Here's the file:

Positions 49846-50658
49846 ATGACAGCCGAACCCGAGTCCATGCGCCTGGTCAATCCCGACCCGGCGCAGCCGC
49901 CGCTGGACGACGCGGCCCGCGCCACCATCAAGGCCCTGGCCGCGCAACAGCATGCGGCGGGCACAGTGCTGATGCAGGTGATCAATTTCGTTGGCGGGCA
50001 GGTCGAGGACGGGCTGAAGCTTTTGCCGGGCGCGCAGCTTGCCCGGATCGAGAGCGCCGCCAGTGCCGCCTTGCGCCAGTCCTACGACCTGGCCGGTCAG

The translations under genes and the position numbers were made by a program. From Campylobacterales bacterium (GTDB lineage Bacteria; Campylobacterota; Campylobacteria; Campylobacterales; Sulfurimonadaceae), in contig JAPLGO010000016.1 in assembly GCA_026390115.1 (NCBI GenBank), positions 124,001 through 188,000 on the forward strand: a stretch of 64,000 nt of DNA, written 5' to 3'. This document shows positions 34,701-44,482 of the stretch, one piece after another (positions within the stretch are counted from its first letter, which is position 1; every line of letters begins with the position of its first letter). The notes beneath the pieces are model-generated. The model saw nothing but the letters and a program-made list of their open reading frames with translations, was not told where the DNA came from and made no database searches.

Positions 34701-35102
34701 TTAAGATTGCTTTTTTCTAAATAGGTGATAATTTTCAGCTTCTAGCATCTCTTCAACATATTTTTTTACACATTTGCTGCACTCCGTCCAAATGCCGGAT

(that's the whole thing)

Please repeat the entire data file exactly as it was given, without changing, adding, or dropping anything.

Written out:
Positions 49846-50658
49846 ATGACAGCCGAACCCGAGTCCATGCGCCTGGTCAATCCCGACCCGGCGCAGCCGC
49901 CGCTGGACGACGCGGCCCGCGCCACCATCAAGGCCCTGGCCGCGCAACAGCATGCGGCGGGCACAGTGCTGATGCAGGTGATCAATTTCGTTGGCGGGCA
50001 GGTCGAGGACGGGCTGAAGCTTTTGCCGGGCGCGCAGCTTGCCCGGATCGAGAGCGCCGCCAGTGCCGCCTTGCGCCAGTCCTACGACCTGGCCGGTCAG

The translations under genes and the position numbers were made by a program. From Campylobacterales bacterium (GTDB lineage Bacteria; Campylobacterota; Campylobacteria; Campylobacterales; Sulfurimonadaceae), in contig JAPLGO010000016.1 in assembly GCA_026390115.1 (NCBI GenBank), positions 124,001 through 188,000 on the forward strand: a stretch of 64,000 nt of DNA, written 5' to 3'. This document shows positions 34,701-44,482 of the stretch, one piece after another (positions within the stretch are counted from its first letter, which is position 1; every line of letters begins with the position of its first letter). The notes beneath the pieces are model-generated. The model saw nothing but the letters and a program-made list of their open reading frames with translations, was not told where the DNA came from and made no database searches.

Positions 34701-35102
34701 TTAAGATTGCTTTTTTCTAAATAGGTGATAATTTTCAGCTTCTAGCATCTCTTCAACATATTTTTTTACACATTTGCTGCACTCCGTCCAAATGCCGGAT